Step One: Clean the Furniture Piece
Shopping List: For this project, you will need the following:
- Two to four soft, dry, cotton cloths
- High quality paint brush
- Semi-gloss, gloss, or high gloss paint or stain
- Sand Paper, both medium and fine (one packet of each should be enough)
- Sanding Block
- Two Scrapers: One plastic, and one metal
First, I advise using your vacuum attachment to thoroughly vacuum out the piece. Use the brush attachment to avoid scratching. Be sure to get all the drawers, nooks, and crannies. Gently tip the piece over and vacuum the bottom. Doing this ensures that you get all the dust bunnies and cobwebs that often come with an older furniture item. Vacuuming also removes dust and more easily than a sponge or wash cloth.
Once you have vacuumed, check the project piece for any sticky or congealed stains, such as you would find with spilled candle wax (paper towel and warm iron will take it up or you can use a plastic scraper to gently remove it). For sticky blemishes such as you would find with honey or other food spills, use hot water and a dab of dish soap to take them off. A clean, damp cloth can then be used to remove any last traces of dirt or debris.
Once your piece is cleaned go on to step two.
Step Two: Gently Scrape any Loose Paint or Old Peeling Varnish
Check your project piece for any peeling or chipping paint or varnish. Use a plastic scraper, such as you would use for cleaning dishes or get one from your local hardware store, or put it on your Amazon list. Plastic works best for older wood in my opinion because if you slip, it does less damage. Working slowly and carefully, scrape or brush away the loose paint or varnish.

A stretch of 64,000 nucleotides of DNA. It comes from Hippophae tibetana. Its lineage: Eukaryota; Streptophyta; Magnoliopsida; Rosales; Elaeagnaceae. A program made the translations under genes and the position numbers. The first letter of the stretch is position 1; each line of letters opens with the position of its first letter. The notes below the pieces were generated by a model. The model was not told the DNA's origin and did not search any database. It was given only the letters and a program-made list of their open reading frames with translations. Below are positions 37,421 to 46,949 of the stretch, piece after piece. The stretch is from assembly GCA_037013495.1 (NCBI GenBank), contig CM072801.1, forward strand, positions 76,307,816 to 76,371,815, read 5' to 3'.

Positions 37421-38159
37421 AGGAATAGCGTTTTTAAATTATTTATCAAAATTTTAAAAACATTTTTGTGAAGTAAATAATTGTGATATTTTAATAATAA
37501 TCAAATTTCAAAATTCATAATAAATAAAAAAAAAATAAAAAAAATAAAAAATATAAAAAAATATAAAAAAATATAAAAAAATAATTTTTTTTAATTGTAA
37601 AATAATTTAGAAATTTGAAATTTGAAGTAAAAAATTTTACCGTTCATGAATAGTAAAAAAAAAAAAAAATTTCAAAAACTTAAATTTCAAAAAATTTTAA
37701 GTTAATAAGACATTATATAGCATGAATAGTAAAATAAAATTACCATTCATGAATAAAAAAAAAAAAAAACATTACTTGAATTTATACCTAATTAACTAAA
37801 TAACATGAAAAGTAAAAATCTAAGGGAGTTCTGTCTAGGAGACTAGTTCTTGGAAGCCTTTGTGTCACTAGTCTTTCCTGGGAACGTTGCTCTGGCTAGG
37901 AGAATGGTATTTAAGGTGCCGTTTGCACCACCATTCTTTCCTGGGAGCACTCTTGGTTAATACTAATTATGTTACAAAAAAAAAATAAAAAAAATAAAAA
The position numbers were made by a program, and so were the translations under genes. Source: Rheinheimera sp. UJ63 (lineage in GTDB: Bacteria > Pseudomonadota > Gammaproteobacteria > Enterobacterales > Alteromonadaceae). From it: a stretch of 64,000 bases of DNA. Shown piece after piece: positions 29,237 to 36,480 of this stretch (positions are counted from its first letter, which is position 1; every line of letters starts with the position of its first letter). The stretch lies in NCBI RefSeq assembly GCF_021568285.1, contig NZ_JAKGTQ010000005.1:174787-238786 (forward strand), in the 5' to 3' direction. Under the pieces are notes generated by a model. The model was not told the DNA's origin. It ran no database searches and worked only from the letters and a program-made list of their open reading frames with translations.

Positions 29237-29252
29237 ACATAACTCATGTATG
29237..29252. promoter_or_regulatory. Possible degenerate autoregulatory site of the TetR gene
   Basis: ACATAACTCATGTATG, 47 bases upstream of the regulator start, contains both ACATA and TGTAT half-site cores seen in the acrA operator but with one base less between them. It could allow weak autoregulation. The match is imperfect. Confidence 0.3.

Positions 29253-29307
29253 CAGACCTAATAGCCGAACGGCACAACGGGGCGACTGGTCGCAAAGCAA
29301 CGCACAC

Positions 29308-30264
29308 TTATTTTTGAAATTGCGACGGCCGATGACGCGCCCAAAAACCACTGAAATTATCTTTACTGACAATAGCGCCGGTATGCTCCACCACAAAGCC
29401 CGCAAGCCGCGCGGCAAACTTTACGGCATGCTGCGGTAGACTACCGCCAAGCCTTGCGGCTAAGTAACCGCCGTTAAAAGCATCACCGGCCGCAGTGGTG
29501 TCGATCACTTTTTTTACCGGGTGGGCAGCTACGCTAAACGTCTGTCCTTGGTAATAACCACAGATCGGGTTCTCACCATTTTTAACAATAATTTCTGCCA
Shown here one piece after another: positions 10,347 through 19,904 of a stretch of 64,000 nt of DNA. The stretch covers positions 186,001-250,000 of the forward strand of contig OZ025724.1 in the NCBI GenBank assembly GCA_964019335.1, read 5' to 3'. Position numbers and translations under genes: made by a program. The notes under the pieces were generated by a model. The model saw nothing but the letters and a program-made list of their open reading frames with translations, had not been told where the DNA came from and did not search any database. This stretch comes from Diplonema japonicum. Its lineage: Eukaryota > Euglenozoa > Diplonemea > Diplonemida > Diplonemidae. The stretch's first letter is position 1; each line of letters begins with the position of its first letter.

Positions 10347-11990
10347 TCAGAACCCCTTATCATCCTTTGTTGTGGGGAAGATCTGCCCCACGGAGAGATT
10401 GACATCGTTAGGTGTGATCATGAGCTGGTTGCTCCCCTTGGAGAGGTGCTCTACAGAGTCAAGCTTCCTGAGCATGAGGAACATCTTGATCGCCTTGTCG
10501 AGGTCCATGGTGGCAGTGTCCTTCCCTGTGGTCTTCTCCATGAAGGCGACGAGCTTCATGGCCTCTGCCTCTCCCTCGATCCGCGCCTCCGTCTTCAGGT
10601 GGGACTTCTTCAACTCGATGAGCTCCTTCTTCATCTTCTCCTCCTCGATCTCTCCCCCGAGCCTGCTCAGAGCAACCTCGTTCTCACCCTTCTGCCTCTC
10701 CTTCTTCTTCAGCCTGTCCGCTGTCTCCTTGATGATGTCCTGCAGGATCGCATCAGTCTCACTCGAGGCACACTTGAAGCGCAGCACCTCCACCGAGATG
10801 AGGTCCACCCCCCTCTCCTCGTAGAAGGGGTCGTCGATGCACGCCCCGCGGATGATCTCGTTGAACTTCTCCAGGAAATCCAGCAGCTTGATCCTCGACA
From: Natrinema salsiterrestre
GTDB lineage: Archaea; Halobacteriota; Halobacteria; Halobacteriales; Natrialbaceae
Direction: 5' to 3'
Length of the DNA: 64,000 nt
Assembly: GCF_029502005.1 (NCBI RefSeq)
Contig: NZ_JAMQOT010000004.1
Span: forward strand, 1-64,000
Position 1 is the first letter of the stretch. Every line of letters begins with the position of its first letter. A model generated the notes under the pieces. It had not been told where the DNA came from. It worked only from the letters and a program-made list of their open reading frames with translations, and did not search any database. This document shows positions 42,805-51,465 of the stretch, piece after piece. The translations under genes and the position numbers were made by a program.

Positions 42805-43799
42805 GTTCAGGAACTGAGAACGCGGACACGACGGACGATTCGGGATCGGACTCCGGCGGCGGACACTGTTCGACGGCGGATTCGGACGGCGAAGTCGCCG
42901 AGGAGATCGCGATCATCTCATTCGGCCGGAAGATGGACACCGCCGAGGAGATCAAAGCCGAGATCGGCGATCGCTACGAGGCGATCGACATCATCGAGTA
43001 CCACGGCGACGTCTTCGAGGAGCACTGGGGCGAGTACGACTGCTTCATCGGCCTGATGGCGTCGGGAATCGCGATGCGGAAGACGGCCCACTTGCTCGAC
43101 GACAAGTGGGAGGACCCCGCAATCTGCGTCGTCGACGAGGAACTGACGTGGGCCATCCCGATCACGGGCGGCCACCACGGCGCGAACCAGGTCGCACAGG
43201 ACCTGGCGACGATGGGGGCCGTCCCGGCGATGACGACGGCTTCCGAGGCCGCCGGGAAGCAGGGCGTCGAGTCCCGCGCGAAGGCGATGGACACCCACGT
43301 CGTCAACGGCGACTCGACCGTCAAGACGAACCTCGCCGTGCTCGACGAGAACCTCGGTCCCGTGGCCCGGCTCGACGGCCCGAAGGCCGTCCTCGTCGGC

Step Three: Use Paint or Varnish Remover
Open up some windows and use a paint or varnish stripper to remove the rest of the old paint or stain. Sometimes you will need to apply two coats of the stripper, but most projects are usually good to go with one treatment. Follow the directions on the can, but make sure you put down newspaper first. This way, you won’t strip the finish off of the floor around the piece while you are working on it. Best yet: move the piece outside or into the garage for maximum air ventilation and to protect your floor surfaces.
Usually, you will apply the stripper to the furniture with a brush. Apply the stripper evenly, being careful to get a good, thick layer of product on the surfaces. I recommend beginning with a small area, instead of covering the entire piece at one time. This process can take a couple of days or more for a larger item.
Allow the solution time to work. Depending on the manufacturer or type of remover, the recommended time will vary. Typically, you can tell it is ready by checking to see if the finish you are removing has become puckered or is crackling. If most of the area is crackled, you are ready to scrape the finish off. Be sure to use the metal scraper and to wear protective gloves while doing this.